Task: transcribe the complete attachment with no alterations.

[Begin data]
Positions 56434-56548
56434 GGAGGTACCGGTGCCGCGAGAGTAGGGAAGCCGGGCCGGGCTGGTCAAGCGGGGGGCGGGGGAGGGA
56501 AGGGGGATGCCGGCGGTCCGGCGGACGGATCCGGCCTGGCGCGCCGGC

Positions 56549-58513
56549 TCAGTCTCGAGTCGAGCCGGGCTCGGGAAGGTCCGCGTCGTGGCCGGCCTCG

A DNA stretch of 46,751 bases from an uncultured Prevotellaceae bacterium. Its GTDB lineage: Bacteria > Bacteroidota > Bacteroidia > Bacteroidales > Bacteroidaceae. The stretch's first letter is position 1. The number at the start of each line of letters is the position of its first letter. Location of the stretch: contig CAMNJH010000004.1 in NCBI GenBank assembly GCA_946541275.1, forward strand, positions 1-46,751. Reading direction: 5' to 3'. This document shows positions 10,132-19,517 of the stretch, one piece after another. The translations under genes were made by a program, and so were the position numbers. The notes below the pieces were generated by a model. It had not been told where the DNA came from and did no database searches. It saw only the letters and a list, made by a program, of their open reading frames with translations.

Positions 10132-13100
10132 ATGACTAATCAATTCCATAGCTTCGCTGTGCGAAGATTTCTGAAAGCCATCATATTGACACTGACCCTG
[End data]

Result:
Positions 56434-56548
56434 GGAGGTACCGGTGCCGCGAGAGTAGGGAAGCCGGGCCGGGCTGGTCAAGCGGGGGGCGGGGGAGGGA
56501 AGGGGGATGCCGGCGGTCCGGCGGACGGATCCGGCCTGGCGCGCCGGC

Positions 56549-58513
56549 TCAGTCTCGAGTCGAGCCGGGCTCGGGAAGGTCCGCGTCGTGGCCGGCCTCG

A DNA stretch of 46,751 bases from an uncultured Prevotellaceae bacterium. Its GTDB lineage: Bacteria > Bacteroidota > Bacteroidia > Bacteroidales > Bacteroidaceae. The stretch's first letter is position 1. The number at the start of each line of letters is the position of its first letter. Location of the stretch: contig CAMNJH010000004.1 in NCBI GenBank assembly GCA_946541275.1, forward strand, positions 1-46,751. Reading direction: 5' to 3'. This document shows positions 10,132-19,517 of the stretch, one piece after another. The translations under genes were made by a program, and so were the position numbers. The notes below the pieces were generated by a model. It had not been told where the DNA came from and did no database searches. It saw only the letters and a list, made by a program, of their open reading frames with translations.

Positions 10132-13100
10132 ATGACTAATCAATTCCATAGCTTCGCTGTGCGAAGATTTCTGAAAGCCATCATATTGACACTGACCCTG